Union Finance Minister Nirmala Sitharaman. File
| Photo Credit: PTI
India’s economic momentum has been sustained well in the third quarter of 2022-23 and there is cause for cautious optimism as the slowdown in global economic activity is not mirrored in India’s performance of various high-frequency indicators, the Finance Ministry said on December 23, 2022.
“Private consumption, bolstered by pent-up demand, reached its highest among all second quarters during the past 11 years at 58.4% of GDP. The investment rate also rose to be the highest among all the second quarters since 2012-13 at 34.6% of GDP, hinting at the beginnings of an investment cycle,” the ministry said in its monthly economic review of November.
The easing of retail and wholesale inflation levels to 5.88% and 5.85% in November, respectively, along with the moderation in the households’ inflation expectations as per a central bank survey, augurs well for augmenting consumption in rural and urban regions in the upcoming months, the ministry noted.
The downsides of India’s widening current account deficit are expected to be limited by a robust services export performance through the rest of the year and by inward remittances, which are expected to touch $100 billion this fiscal year as per the World Bank, the ministry said.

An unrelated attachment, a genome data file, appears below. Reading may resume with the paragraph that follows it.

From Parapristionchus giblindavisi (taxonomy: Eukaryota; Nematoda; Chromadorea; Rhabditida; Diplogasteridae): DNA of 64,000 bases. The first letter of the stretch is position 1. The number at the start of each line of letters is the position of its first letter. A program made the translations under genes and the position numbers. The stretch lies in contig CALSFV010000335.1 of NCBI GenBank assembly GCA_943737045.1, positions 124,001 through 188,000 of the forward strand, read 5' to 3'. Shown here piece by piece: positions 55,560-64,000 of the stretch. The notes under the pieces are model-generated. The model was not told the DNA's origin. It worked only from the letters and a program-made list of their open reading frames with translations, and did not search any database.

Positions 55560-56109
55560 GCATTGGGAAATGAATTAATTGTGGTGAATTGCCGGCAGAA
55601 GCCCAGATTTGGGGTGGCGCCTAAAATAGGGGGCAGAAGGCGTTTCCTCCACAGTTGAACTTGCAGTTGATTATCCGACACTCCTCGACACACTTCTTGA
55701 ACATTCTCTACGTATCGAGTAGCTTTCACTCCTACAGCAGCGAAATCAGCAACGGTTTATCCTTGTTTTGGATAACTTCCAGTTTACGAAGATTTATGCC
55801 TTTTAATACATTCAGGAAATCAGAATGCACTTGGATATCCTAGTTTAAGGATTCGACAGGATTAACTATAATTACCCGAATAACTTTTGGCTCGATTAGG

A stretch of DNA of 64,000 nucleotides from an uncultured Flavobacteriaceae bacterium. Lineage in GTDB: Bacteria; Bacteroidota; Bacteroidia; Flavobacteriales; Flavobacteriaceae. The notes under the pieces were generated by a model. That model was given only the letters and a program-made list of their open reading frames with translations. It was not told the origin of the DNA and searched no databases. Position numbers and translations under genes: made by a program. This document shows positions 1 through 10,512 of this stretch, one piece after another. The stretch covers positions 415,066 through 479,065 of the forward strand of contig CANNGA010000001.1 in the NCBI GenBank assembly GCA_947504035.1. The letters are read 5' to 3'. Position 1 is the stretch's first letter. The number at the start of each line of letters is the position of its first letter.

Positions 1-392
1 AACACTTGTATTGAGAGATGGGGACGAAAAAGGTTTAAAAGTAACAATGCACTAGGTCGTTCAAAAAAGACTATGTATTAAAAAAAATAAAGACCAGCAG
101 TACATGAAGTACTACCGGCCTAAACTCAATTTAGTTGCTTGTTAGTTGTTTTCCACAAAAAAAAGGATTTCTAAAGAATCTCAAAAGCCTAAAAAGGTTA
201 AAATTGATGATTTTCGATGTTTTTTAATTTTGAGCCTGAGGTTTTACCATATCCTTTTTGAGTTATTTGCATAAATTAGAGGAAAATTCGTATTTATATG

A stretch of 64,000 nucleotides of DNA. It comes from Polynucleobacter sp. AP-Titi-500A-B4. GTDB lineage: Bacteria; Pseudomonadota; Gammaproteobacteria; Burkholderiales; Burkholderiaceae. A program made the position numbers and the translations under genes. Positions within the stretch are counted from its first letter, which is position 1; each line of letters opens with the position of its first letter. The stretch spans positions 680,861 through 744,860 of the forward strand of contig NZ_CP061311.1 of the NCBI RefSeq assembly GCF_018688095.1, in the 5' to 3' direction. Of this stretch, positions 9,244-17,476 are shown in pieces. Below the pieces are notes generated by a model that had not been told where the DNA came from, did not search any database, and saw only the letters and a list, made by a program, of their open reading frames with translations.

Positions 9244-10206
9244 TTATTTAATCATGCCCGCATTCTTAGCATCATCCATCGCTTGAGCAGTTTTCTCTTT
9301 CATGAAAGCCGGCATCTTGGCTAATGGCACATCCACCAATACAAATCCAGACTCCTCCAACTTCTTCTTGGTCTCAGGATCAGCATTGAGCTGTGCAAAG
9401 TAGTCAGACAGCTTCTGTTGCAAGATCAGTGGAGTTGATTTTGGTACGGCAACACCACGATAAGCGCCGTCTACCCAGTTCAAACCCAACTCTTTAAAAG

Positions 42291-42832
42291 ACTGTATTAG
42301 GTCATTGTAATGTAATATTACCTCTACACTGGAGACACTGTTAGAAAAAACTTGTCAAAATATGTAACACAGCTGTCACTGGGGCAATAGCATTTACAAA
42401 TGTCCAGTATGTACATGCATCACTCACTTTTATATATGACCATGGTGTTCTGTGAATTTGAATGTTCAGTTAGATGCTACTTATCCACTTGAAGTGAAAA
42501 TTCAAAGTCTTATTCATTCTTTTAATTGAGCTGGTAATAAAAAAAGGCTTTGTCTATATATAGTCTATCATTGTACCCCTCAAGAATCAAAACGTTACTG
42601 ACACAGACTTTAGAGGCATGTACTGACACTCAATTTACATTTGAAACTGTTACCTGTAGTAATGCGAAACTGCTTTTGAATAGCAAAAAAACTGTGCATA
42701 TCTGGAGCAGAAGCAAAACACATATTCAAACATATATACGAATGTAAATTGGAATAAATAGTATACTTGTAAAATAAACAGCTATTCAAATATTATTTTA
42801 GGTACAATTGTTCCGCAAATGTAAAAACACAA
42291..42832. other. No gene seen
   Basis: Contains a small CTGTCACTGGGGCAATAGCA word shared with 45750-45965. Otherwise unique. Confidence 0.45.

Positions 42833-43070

“Stable foreign direct investment (FDI) flows, resurgent foreign portfolio investment flows, and foreign exchange holdings that provide an import cover of nine months cushion the external front,” it noted. The overall economic outlook ‘as we head into 2023’ will be complicated further by global economic developments, the ministry said, underlining that vigilance is a critical aspect in maintaining India’s external resilience.
“No country can afford to sit on its laurels, India included. Continued commitment to macroeconomic stability will underpin both economic performance and investor interest in India. The latter is very high, currently. It needs to be nurtured,” it concluded.